People who overdose on opioids generally receive naloxone, a life-saving overdose reversal drug. This treatment has been used by emergency medicine in ambulance as well as hospital settings since the 1970s to reverse the respiratory depression caused by the overdosed opioid. In 1998 the first European take-home naloxone project was initiated in Berlin/ Germany, making the antidote available in places where overdoses are likely to occur. This harm reduction intervention combines a provision of the emergency supply of naloxone to those people who are likely to witness an opioid overdose and have a specific training in overdose emergency, after-care management as well as instructions about its administration. Since then various THN programmes/ projects were implemented in the EU and Norway with a current increase of new and recently planned initiatives.
The following report gives an overview of the characteristics of the current state of available THN programmes/ projects in the EU and Norway in 2016/2017. It aims at updating and specifying the THN projects presented in the EMCDDA Insights 20 (Strang & McDonald 2016). It specifically focuses on the description of details on the legal/ regulatory aspects and input and how to tackle them, regarding the modes of THN initiatives as well as their performance and cost needs. A collection of links to training material and of some recent scientific papers is also available.
To collect the information presented in this report, a specific template has been developed in cooperation with the EMCDDA. The template contains overall questions on the THN projects and specifies on existing challenges of its implementation: type of medication and application, legal status. Further it includes questions on training components, naloxone distribution, re-fill procedures as well as on the performance and estimated resources. The templates were pre-filled with available information for each THN initiative and sent out to the national experts identified through the EMCDDA Head of Focal Points. In total 16 templates from ten EU countries have been returned.
Chapter 2 gives a historical overview of the THN programme development and update core data from current programmes in the EU and Norway. It further presents ten country profiles, including background materials and links to project reports and training materials. THN programmes/ projects are currently available in Denmark, Estonia, France, Germany (5 Projects), Ireland, Italy, Lithuania, Norway, Spain/ Catalonia, the UK, UK/ Scotland and UK/ Wales. The geographical spread varies from national to regional up to local initiatives, ranging from a total of less than 100 THN-kits distributed up to nearly 30.000 THN-kits.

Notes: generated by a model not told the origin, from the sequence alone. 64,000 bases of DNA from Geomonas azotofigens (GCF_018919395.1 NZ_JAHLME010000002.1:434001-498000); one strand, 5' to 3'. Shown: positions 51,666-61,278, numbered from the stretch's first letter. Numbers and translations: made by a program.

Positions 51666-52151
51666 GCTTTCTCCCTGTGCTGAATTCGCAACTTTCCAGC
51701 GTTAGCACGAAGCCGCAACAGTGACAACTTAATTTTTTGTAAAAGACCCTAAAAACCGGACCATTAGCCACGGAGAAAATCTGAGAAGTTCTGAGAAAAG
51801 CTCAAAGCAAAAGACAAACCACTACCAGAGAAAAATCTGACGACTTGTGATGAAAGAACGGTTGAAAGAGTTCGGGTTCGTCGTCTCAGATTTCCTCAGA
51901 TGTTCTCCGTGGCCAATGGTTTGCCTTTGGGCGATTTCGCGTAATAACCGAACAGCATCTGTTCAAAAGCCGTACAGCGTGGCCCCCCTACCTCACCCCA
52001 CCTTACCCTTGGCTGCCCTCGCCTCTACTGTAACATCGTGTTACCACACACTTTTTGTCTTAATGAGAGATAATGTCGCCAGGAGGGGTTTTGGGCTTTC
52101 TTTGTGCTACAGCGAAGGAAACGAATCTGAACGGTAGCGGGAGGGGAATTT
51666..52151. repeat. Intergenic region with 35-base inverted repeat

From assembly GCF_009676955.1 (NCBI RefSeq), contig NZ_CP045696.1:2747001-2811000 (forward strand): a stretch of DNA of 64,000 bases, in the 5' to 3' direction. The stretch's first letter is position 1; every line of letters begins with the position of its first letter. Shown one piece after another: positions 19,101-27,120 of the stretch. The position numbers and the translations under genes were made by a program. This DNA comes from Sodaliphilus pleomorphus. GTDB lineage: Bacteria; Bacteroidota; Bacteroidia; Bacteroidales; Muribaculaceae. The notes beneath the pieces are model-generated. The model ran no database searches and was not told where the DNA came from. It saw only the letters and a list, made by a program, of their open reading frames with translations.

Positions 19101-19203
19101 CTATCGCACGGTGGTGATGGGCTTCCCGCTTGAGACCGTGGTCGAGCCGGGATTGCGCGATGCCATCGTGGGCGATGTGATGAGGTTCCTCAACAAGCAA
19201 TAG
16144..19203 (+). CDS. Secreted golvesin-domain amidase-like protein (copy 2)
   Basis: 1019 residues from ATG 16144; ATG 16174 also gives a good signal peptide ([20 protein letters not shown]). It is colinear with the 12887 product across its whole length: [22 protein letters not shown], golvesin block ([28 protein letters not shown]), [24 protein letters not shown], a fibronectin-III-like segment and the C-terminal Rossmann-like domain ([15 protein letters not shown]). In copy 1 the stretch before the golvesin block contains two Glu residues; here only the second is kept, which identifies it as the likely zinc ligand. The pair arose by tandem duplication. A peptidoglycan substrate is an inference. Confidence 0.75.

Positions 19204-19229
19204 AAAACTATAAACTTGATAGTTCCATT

Chapter 3 gives an overview of the main aspects of THN programme designs, describing types of medication and application and distribution and re-fill procedures. Aspects of the contextual framework and cooperation with partners and costs and funding are outlined. At present the majority of THN initiatives provide injectable naloxone products, some by providing or recom-mending an off-licence application tool. Currently only France and Denmark dispense a licenced nasal spray. It is expected that the ongoing process of introducing nasal formulation of naloxone in the EU might change this currently predominant application form. Most of the THN initiatives are targeting at and training current or former drug users in drug services, with an emphasis on the low threshold setting. Six THN projects are based in prison or upon release from prison. Peer involvement is an essential part in the majority of the initiatives; apart from recruitment they are involved in programme development as well as in trainings.
This Chapter 3 focuses on the description of THN programme approaches to deal with specific legal and regulatory challenges. Practice has shown that the major challenges to THN pro-grammes/ project rise from legal/ regulatory aspects, due to the fact that naloxone is a prescription only medication (POM) in most of the countries. The report outlines concepts and strategies to tackle these challenges with regard to the prescription of naloxone to non-medically qualified third parties, the distribution of naloxone to third parties and its administra-tion by a not medically qualified person/ layperson in case of a drug emergency.
Chapter 5 summarises the main aspects regarding THN trainings, which generally are a relevant component of THN initiatives. In seven interventions the THN training is part of a general overdose-management training. THN trainings generally often involve physicians or nurses/ paramedics as trainers. Apart from drug users, family/ partners/ close friends are a target group often addressed at THN trainings, followed by outreach workers and staff members at drug agencies.
Chapter 6 refers to a possible framework for monitoring THN programmes/ projects.
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This study was commissioned by the European Monitoring Centre for Drugs and Drug Addiction (EMCDDA contract CT.16.IBS.0157.1.0) to promote the dissemination of good implementation practices in the field of overdose prevention.